Let $X$ be a separable infinite-dimensional Banach space, $U$ be non-empty and open in $X$ and $E$ be finite-dimensional linear subspace of $X$.

I would like to know if there is a non-empty open subset of $U$ which does not intersect $E$

What I've done so far:

Conjecture: Yes

Since $X$ is infinite dimensional and $E$ is finite-dimensional, then $E$ must have empty interior (since no ball can be contained in $E$). Since $E$ has an empty interior and every open subset $V\subseteq U$ is open, then $E$ cannot contain $U$ or any of its open subsets $V$. Hence, $$ V \not\subseteq E \qquad (\forall V\subseteq U,\, \mbox{V open}) $$

Let us show that there is a non-empty open subset $U^*\subseteq U$ which does not intersect $E$.

In particular, let $Ball(x,r)$ be an open ball in $U$ of radius $r>0$ centered at some $x \in U$. By translation, $Ball(0,r)$ and $E-x$ are both of the same for as above, expect now $Ball(0,r)$ contains a countable basis $\{x_n\}_{n \in \mathbb{N}}$ (by separability) of $X$.

In particular, there are $\{r_n>0\}_{n \in \mathbb{R}}$ such that the open balls $\{Ball(x_n,r_n)\}_{n \in \mathbb{N}}$ are disjoint, contained within $Ball(0,r)$, and the vectors in $Ball(x_n,r_n)$ are linearly independent from $span\{x_i:i=1,\dots,n\}$. (I assume this should be possibly by inductively choosing a small enough radius)

If $E-x$ intersected each of these then it would contain a basis for $X$, contradicting its finite-dimensionality. Therefore, there is some $N\in\mathbb{N}$ for which $E-x \cap Ball(x_n,r_n)=\emptyset$; whence $$ E \cap Ball(x_n+x,r_n)=\emptyset. $$

Comments: I feel that the existence of the open balls was a bit unconvincing and likewise for the fact that $E$ must contain a basis since is does intersect all of those balls.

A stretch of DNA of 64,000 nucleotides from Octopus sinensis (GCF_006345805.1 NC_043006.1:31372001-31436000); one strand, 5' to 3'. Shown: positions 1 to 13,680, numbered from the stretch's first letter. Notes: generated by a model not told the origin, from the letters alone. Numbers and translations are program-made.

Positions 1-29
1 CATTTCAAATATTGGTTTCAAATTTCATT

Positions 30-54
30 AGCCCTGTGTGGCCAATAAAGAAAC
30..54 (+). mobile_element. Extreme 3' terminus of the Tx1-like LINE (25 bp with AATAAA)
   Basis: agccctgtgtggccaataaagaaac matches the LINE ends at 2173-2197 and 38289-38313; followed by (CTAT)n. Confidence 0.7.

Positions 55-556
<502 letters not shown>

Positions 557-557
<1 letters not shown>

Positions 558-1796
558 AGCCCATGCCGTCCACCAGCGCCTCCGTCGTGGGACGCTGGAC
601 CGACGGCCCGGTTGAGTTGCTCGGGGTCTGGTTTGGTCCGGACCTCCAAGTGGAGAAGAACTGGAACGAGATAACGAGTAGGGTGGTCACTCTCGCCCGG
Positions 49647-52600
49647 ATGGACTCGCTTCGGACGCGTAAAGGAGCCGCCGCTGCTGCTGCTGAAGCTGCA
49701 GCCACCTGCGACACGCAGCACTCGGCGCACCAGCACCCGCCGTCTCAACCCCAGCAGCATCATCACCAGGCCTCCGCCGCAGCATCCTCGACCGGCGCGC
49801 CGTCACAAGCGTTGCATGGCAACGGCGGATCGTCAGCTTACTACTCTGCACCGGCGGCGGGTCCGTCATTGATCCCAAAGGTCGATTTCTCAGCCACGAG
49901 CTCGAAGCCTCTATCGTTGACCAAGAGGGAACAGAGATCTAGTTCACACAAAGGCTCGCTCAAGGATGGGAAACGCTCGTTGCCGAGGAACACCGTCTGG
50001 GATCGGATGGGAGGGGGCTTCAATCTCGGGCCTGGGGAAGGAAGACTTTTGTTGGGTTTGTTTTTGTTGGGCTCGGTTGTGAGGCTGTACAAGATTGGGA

2 Answers 2


An open set $U$ minus a closed set $C$, regardless of which topology, is always open. You are taking the intersection of an open set, and the complement of a closed set, which is open, and thus the resulting set $U \setminus C$ is open.

The only question is, can the resulting set be empty? The empty set is a perfectly valid open set. Note that $U \setminus C = \emptyset$ if and only if $U \subseteq C$, which is to say, either $U = \emptyset$ or $C \subseteq \operatorname{int} U \neq \emptyset$.

As you've pointed out, finite-dimensional subspaces of infinite-dimensional spaces are closed and have empty interior. Thus, we cannot have $U \setminus C = \emptyset$; thus $U \setminus C$ is the open subset of $U$, disjoint from $C$, that you're looking for.

  • $\begingroup$ Oh I feel so silly now. It's totally obvious actually $\endgroup$
    – ABIM
    Commented Jun 23, 2019 at 12:31

Since $E$ is finite-dimensional, it is a closed subset of $X$ and therefore you can just take $U=E^\complement$.


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